My kids loved figuring out the fares each day and checking to see which line to use and the number of stops involved in reaching our destinations. After just two days, they were savvy users.
   Staying outside of the city provided us with a needed break from the constant go-go feeling we had when we were touring the sights. Old Town Alexandria is a charming, historical area with many colorful shops and excellent restaurants. In the evenings, we enjoyed meandering down the streets and taking in the quaint ambiance.
   One evening, however, we chose to stay in D.C. to catch a performance at the Kennedy Center. "Sheer Madness," the longest running play in D.C., was on one of the several stages at the Center and provided a fun dose of comedic entertainment for the whole family.
   It also gave us an opportunity to get a look at the Center's unique architecture and expansive interiors.
   After being in D.C. for several days, we rented a car to travel south to visit Jefferson's home at Monticello and also experience Colonial Williamsburg.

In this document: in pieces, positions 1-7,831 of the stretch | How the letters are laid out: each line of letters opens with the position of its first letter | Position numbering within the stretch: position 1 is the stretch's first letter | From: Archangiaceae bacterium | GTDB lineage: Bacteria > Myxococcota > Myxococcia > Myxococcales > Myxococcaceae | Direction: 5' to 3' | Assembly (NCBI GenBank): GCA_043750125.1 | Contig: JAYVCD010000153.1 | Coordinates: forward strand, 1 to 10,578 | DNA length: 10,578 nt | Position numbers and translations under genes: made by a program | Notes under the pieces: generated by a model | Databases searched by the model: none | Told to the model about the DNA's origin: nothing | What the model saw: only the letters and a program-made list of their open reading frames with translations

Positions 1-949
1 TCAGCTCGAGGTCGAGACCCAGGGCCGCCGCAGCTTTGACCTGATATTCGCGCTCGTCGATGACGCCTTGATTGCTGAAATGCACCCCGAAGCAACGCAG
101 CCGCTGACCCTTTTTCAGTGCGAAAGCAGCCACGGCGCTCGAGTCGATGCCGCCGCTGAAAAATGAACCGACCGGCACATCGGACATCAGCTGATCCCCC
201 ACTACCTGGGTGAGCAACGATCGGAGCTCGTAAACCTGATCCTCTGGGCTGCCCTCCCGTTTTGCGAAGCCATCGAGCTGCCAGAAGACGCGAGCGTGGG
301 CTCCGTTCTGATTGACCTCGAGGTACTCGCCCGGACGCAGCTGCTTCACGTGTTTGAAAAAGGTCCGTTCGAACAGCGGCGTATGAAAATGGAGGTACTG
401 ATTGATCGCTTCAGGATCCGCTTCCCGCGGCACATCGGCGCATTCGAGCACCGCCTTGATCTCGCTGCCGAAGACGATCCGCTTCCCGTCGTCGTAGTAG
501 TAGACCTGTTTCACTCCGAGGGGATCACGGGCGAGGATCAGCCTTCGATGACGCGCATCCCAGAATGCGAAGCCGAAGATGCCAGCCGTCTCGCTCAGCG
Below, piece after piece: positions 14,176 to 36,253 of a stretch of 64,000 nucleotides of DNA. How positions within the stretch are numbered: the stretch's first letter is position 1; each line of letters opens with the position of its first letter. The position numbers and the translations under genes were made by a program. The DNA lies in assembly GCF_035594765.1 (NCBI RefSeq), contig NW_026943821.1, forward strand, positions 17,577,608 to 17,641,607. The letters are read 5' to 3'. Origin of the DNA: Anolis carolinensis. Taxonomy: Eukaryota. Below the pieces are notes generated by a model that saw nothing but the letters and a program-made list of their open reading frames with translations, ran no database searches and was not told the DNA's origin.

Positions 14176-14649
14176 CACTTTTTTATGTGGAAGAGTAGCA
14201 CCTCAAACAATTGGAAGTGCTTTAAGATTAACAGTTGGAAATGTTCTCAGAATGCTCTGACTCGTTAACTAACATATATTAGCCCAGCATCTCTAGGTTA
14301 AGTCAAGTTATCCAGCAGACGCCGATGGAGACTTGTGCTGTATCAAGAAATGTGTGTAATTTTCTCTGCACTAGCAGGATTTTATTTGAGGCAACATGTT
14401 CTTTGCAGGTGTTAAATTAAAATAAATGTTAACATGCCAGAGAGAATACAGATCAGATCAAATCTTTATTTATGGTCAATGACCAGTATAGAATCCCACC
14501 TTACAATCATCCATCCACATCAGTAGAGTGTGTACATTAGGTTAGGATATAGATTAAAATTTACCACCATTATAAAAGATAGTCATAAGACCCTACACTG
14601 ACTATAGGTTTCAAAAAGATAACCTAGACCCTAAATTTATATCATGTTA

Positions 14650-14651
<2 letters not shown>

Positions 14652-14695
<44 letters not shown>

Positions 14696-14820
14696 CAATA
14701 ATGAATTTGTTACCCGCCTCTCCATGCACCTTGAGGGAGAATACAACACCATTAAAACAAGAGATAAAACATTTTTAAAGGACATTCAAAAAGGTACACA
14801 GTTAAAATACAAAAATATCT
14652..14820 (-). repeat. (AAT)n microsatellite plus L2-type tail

Monticello is impressive and the tour captivated my kids with its interesting details about Jefferson's life-style and his creative intellect.
   Spending a day in Colonial Williamsburg provided a true taste of colonial times and was a rewarding way for my children to experience America's past.
   There are 88 original and hundreds of reconstructed buildings on site filled with working tradespeople and noted figures of the past (actors dressed in period costume who portray such individuals as George Washington, Patrick Henry and Ben Franklin).
   We sat in on several trials at the old Courthouse, listened to "Patrick Henry" give his famous speech about liberty, sampled colonial specialties as peanut soup, yams, pickled relishes, ginger cakes and rice pudding at a historical tavern, heard colonial music played on a spinet and felt transported back to the time of our country's prelude to independence.
   In one week, we managed to see many wonderful sights, but there were still others that eluded us due to lack of time. Ideally, it would have been wonderful to have spent another week in the area, but I feel confident that we will return on another trip to continue our explorations.
   My kids are already asking when they can go back, which I will take as a sign that the experience made a significant impression on them— or perhaps it was getting to order room service that affected them so deeply?
   For up-to-date information on D.C. and all its attractions, visit www.dchomepage.net.